Immigrant communities join to help repatriate their dead.
By Gaiutra Bahadur
The Philadelphia Inquirer
As Claire Outou Bakayoko lay in a casket in West Philadelphia, a choir of fellow immigrants from the Ivory Coast sang:
Je suis un étranger.
(I am a foreigner.)
Je me suis un passant. Je me dirige vers mon Père.
(I am just a passerby. I am going home to my Father.)
On June 26, the day after that refrain, Bakayoko did go home. Air France flew her body to the West African country where she was born and where, on Saturday, she was buried.
It is a final journey many immigrants replicate. Just as they straddle two countries in life, they frequently do so in death.
Bodies travel from the Philadelphia region to a range of countries, including Honduras, the Dominican Republic, Korea, Vietnam, Ghana and the Philippines, according to local mortuaries. One serving the Latino community ships a body at least once a week. The practice is most common among Mexicans, who often crisscross the border to work here but leave wives and children behind.
Mexico’s government has set aside $12 million to assist poor migrants with burial back home. Its consulate in Philadelphia has helped repatriate the bodies of 171 U.S. residents since 2003. They included four soldiers who died in Iraq fighting for their adopted country but wanted to be laid to rest in their native country.
Even for migrants from more far-flung places, culture and divided lives lasso them back to their homelands in death.
Bakayoko struck out alone to the United States a decade ago, at 26. She always meant to return to Boujbo, her village 50 miles from Abidjan, the country’s major city – but with a degree from a U.S. university.
“She used to say they need her more in Africa than here,” her husband said.
Political turmoil at home and the hard scrap of life here as an immigrant got in the way.
To make a living, she started braiding hair at her apartment. She opened Diva, an African hair-braiding salon, in the Logan section of Philadelphia. She had two sons here and brought her eldest, born in the Ivory Coast, to join them. And she married Moustapha Bakayoko, a worker at the Hope Full Gospel Church, in October.
Still, even with a life in Philadelphia, she held onto hopes of a return to the Ivory Coast.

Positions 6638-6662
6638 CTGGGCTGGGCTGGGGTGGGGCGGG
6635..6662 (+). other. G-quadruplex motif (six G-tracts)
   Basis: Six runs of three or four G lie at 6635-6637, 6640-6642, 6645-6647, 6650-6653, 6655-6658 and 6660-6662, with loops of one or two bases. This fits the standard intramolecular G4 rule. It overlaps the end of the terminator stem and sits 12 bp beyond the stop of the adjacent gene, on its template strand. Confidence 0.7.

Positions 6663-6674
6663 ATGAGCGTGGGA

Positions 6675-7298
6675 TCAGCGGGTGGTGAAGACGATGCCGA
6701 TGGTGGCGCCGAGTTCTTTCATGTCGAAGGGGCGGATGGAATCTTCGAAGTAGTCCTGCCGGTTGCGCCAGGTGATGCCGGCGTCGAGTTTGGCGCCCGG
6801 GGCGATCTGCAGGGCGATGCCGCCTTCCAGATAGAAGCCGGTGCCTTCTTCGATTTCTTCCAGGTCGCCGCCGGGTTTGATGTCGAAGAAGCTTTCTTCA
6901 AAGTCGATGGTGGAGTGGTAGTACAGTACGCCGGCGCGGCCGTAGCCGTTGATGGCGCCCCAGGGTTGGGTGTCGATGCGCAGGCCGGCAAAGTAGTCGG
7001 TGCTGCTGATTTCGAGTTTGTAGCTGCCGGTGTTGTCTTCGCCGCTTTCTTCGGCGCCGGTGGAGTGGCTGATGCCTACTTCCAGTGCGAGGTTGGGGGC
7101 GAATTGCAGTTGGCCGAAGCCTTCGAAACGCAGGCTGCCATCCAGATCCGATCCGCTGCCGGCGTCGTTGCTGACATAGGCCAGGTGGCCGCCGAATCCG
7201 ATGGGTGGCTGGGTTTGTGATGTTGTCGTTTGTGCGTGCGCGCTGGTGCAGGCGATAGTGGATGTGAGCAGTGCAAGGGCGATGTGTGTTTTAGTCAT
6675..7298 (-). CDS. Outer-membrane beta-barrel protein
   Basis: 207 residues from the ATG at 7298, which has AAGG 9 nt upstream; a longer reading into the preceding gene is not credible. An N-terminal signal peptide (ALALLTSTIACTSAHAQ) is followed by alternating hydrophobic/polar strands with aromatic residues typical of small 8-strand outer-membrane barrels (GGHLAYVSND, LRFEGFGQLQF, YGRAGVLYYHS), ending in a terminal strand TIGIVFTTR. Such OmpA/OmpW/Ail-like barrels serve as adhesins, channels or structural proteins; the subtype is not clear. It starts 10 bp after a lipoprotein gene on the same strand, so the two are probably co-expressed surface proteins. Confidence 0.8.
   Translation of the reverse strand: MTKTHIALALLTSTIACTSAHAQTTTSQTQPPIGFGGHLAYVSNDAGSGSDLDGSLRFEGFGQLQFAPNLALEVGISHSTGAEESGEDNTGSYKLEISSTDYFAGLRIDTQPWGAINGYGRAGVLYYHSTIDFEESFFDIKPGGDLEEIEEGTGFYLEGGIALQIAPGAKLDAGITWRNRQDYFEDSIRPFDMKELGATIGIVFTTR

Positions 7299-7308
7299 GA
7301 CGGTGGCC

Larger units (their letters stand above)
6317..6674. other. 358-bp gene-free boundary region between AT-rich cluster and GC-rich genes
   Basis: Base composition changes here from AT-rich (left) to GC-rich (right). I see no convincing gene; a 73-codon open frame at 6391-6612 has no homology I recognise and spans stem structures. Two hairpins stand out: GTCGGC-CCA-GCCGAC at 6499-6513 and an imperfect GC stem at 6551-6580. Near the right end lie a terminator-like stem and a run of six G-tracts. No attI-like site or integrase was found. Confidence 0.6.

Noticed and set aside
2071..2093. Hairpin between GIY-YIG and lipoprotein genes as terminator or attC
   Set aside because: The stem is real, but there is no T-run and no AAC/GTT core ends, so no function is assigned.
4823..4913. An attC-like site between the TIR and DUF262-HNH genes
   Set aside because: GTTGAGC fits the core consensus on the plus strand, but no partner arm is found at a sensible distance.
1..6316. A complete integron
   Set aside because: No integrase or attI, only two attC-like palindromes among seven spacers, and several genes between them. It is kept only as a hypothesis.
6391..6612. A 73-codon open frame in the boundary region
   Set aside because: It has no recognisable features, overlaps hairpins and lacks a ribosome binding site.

“She didn’t want to stay here, get old here, mmn-mmn,” said Philomen Maye Outou, her sister-in-law. “We work hard. To braid hair is not easy. You do it to have something over there . . . to go back home to.”
Families who can’t bring their dead home may invite shame, because some African traditions say the soul stays with the body, said Robert Djiriga, an Ivoirian pastor in Philadelphia.
“It is about honor,” he said.
That feeling runs so deep that the Cote D’Ivoire Association of the Delaware Valley even has a funeral committee that raises money for expensive burial rites both here and there.
In Africa, “it’s unheard of to have someone buried outside the country and outside the continent,” said Eric Edi, the association’s president. “Your ancestral tie is very important.”
It costs about $5,000 to fly a body to the Ivory Coast.
Once Bakayoko’s casket was carried from the viewing room at the Terry Funeral Home, the mood – and the mission – of the 200 grievers changed.
Bakayoko, who died of lung cancer, had been mourned. Now it was time to collect contributions to send her home.
The hard-charging rhythms of gbegbe, dance music from the
Ivory Coast, issued from two stereos. Two men from the funeral committee took to the mike, a cardboard box between them open for cash, checks and money orders. Women who had been wailing retreated to a church nearby, where a buffet of cassava, plantain and African stews was laid out to sustain them through eight hours of telethon-style fund-raising.
“We’ve cried,” Edi said. “It’s about money now.”
A civil war in the Ivory Coast has divided Ivoirian immigrants here along ethnic and religious lines, but politics did not enter Bakayoko’s hair-braiding salon. And Bamba Ibrahim, head of the funeral committee, was asking the crowd to transcend the conflict, too.
“Claire saw all the world as her brother or sister,” he told them. “Please follow Claire’s footsteps without regard to background.”
The owner of La Calebasse Restaurant stepped forward with $425.
The Christian Church of Love and Good Works – Djiriga’s largely Ivoirian congregation – offered $1,050.
The local affiliate of the FPI, one of the political factions in the Ivory Coast, gave $1,000.
Cisse Ibrahim, the local leader for the rival RDR party and a member of an Ivoirian mosque in the city, contributed $200.
In the last four years, Gregory Burrell, owner of Terry Funeral Home, has watched at least 10 such scenes unfold before sending bodies back to West Africa.
“It’s amazing how they come together for a cause,” he said. “They listen to music. A lot of times, they talk, and they start laughing, and the money just starts rolling in.”
Ivoirians from Atlanta, Washington, New York and New Jersey trekked to Claire Bakayoko’s funeral. In the end, they raised nearly $25,000 to send her home.
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